Connect
This week the first grade students have been reading, researching, and learning about snowflakes.  The Digital Learning Specialist, Mrs. Watters, had the students experiment with creating snowflakes in the lab as well as having them make their own snowflakes in the library's MakerSpace. 
Lakeview and Edgewood Middle Schools are celebrating their recent success at the NELMSC Geography Bee Competition. The event took place on Tuesday, Jan. 31, At Indian Springs Middle School in Columbia City. Both schools’ teams placed in the top three with Edgewood taking a second place victory and Lakeview earning third place.

There were eight rounds in the competition with a total of five schools competing. Topics ranged from classical Greece to Brexit and students tackled questions such as, “what mountain range divides Europe and Asia,” and, “what is the most well-known Neolithic monument?”

Edgewood’s team is comprised of Jacob Busz, Eli Demopoulos, Ivy Hall, Toby Harges, Carson Kerlin, Nate Lechlitner, Sam Lechlitner, Jonah Reichenbach and Tim Wielgot. Coaches for the Edgewood team include Richard Sellers and Susan Eberhardt.

Lakeview’s team members include Wyatt Walton, Kevin Fouts, Theo Cooke, Anna Gustafson, Sydney Leighty, Kendyl Silveus, Miles Burkholder and Abby Rahn. The team was coached by Betsey Vastbinder.

“The Lakeview team was a high-energy, light-hearted crew who got along fantastically as they added to their understanding of European geography,” explained Vastbinder. The Lakeview students had a great time and are already looking forward to next year!” “Edgewood's team worked well together learning new concepts and teaching each other,” noted Eberhardt and Sellers. “We are very proud of their accomplishments.”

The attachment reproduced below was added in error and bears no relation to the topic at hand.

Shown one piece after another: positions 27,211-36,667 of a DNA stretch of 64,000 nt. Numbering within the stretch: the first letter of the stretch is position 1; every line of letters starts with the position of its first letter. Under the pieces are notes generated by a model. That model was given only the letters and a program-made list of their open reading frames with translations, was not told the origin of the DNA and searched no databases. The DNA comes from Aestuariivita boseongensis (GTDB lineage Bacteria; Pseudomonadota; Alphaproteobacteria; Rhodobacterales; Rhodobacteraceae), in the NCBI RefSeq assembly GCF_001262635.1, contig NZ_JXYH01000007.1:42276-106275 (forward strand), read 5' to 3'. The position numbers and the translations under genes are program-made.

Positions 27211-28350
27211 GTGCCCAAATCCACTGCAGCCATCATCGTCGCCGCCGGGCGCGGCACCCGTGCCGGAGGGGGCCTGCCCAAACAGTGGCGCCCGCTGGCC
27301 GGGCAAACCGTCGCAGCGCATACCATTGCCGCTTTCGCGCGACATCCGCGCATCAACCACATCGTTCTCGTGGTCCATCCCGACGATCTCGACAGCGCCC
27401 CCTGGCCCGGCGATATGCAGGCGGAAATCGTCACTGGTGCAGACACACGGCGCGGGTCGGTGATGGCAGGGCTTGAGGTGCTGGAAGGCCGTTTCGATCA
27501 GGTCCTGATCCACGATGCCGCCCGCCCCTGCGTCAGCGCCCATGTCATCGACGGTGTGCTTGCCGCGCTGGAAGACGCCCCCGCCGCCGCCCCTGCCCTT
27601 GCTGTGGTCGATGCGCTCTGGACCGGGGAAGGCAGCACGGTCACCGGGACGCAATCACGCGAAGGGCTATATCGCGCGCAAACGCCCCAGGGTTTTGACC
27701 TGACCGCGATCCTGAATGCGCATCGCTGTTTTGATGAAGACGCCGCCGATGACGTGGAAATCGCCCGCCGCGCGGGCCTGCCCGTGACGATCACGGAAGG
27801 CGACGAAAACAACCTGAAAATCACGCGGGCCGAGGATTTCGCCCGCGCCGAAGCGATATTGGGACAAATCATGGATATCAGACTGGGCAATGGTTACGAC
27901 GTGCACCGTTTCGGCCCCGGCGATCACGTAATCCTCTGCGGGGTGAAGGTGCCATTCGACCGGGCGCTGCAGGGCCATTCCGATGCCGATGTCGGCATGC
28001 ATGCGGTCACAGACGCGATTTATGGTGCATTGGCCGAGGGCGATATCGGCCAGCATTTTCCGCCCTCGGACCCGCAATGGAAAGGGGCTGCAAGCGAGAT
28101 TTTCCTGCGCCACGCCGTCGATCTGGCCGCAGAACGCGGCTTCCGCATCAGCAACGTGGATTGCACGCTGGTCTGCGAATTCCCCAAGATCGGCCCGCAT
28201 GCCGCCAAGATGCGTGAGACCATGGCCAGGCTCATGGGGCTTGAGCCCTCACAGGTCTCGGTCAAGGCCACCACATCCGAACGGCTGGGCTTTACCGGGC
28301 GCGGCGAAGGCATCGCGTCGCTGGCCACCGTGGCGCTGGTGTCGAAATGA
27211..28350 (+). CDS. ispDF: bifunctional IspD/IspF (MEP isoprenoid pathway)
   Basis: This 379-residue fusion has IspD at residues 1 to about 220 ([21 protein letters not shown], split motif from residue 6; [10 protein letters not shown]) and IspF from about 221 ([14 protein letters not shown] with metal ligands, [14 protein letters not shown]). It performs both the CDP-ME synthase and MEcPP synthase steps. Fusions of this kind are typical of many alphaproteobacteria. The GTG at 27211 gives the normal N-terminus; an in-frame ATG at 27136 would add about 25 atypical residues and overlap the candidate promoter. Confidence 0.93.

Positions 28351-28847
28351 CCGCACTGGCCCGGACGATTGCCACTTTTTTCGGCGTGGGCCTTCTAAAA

Though the geography bee is a single event, the Academic Superbowl will soon begin, which allows students to compete on subject matter including math, science, social studies and English language arts. Many students involved in the geography bee also participate in the Academic Superbowl.

Photo IDs:

Lakeview Geography Bee Team. Back Row (from left) Wyatt Walton, Kevin Fouts, Theo Cooke, Anna Gustafson. Front row Sydney Leighty, Kendyl Silveus, Miles Burkholder, Abby Rahn, Betsey Vastbinder (coach)

Edgewood team: Coach Susan Eberhardt, Toby Harges, Ivy Hall, Sam Lechlitner, Jonah Reichenbach, Jacob Busz, Eli Demopoulos, Tim Wielgot, Carson Kerlin, Nate Lechlitner, Coach Richard Sellers.
Inspiring
On Saturday, Jan. 28, nine students from Warsaw Community Schools attended the Indiana Individual State Chess Tournament at Pike High School in Indianapolis. The event, hosted competitors from the elementary to high school level. All students played six rounds during the competition.

The results of the event are as follows:
  • Eighth grade and under championship (out of 16 players): Jacob Kissling, 15th
  • Sixth grade and under championship. (out of 32 players): Max Vinkemeier, fourth
  • Third and under championship (out of 66 players): Teddy Grandon, first; Ashlan Oliver, second
  • Twelfth grade and under JV (out of 59 players): Brandon Chan, 22nd
  • Sixth grade and under JV (out of 80 players): Kaitlyn Evans, third; Shruthi Muthiah, 19th: Subbu Muthiah, 21st; Theo Crabtree, 22nd; McKale Hagg, 43rd
Photo: (From left) Theo Crabtree, Ashlan Oliver, Max Vinkemeier, Teddy Grandon, McKale Hagg, Kaitlyn Evans, Shruthi Muthiah, Jacob Kissling. Not pictured: Brandon Chan.
Article by Melissa Sorensen, 
Inkfreenews.com


WINONA LAKE — Even long after they have passed on, an individual’s words and character can still speak to people. That was the message of former Brooklyn Dodger baseball player Carl Erskine during the Dr. Martin Luther King Jr. commemoration event on Monday, Jan. 16, at the Manahan Orthopedic Capital Center.


During his time on the Brooklyn Dodgers in the late 1940s to the 1950s, Erskine pitched two no-hitters, and was on the team that won the 1955 World Series. Erskine had a hand in the integration in baseball when he was a teammate with Robinson.

Erskine spoke of the legacies that his former teammate Jackie Robinson and Dr. MLK Jr. built during their lives. He mentioned how the two propionates of racial equality made a difference just by living lives with integrity and character.